This research programme has two stages.

Stage one will provide new understanding of key processes. Stage two will integrate this new knowledge into models, to assess its global consequences. 

The strategy for stage one is to encourage modelling, laboratory work and fieldwork to overlap, recognising that such an interdisciplinary approach is key to solving this complex issue. 

Stage one is split between projects not requiring fieldwork and projects requiring fieldwork. 

These projects are staggered so ideas for novel techniques or sampling strategies from non-fieldwork projects can percolate into planning for fieldwork projects. 

Fieldwork projects will form part of a major fieldwork programme, with scope for significant use of NERC ship time and autonomous systems. 

In addition to bringing novel modelling approaches to bear on this topic, stage two will make use of contrasting global models that are routinely used across the UK community. This will allow the feedbacks arising from climate-triggered shifts in processes to be assessed. 

Using a diverse range of models will provide a robust assessment of the impact of biologically affected changes in ocean carbon storage to 2100, and its uncertainty. 

The UK has a range of models needed for this important step that very few other countries possess. 


The aims of this programme are to: 

  • enhance our understanding of key biological processes that affect how carbon storage by the global ocean will change in the future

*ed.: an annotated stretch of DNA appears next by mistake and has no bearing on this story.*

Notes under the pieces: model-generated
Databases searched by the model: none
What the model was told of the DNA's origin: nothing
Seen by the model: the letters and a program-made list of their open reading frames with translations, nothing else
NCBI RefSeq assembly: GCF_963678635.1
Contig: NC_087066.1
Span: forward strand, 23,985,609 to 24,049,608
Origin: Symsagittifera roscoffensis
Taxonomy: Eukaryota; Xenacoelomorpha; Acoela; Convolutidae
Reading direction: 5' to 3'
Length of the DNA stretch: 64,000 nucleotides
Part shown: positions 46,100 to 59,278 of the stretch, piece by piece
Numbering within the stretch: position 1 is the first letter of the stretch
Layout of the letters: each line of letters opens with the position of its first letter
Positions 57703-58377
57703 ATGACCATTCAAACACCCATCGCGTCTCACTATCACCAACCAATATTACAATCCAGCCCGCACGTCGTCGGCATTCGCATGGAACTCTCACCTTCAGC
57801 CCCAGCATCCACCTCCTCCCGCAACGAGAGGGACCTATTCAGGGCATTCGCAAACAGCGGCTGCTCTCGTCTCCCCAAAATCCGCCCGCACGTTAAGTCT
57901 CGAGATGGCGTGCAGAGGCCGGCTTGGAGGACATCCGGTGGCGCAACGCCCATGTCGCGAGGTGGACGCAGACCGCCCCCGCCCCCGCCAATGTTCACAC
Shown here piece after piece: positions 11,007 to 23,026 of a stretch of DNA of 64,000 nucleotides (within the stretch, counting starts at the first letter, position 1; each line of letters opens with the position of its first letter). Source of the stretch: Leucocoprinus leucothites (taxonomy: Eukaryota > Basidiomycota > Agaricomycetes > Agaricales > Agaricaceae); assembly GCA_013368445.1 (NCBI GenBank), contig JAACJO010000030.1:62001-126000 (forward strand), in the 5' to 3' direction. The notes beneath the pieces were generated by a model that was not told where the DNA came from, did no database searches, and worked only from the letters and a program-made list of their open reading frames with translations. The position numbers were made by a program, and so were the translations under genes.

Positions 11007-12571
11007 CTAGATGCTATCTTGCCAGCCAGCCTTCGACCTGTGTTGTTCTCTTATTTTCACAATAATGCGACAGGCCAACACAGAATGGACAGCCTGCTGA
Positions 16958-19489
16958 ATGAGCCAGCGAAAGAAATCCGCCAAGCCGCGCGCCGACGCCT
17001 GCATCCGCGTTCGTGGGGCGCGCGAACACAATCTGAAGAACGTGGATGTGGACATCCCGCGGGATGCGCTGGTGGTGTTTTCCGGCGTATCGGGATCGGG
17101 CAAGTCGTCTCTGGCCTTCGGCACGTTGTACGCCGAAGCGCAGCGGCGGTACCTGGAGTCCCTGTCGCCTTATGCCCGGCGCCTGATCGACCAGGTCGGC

• significantly improve global ocean carbon budget projections, to better inform policy development and decision making in support of net zero ambitions 
  • provide new parameterisations of key processes and emergent constraints on global model behaviour for use in simulations feeding into the Intergovernmental Panel on Climate Change’s (IPCC) seventh assessment report 
  • implement new parameterisations and constraints in a suite of global models in order to provide a robust assessment to 2100 of the biologically associated changes in global ocean carbon storage, and their sensitivity to key processes identified by this programme. This assessment should be suitable for inclusion in IPCC’s seventh assessment report 
  • provide a significant UK contribution to the UN Ocean Decade outcome for ‘a predicted ocean’ by improving our ability to model oceanic responses under anthropogenic influence 
  • address two priorities of the WCRP’s grand challenge on carbon feedbacks in the climate system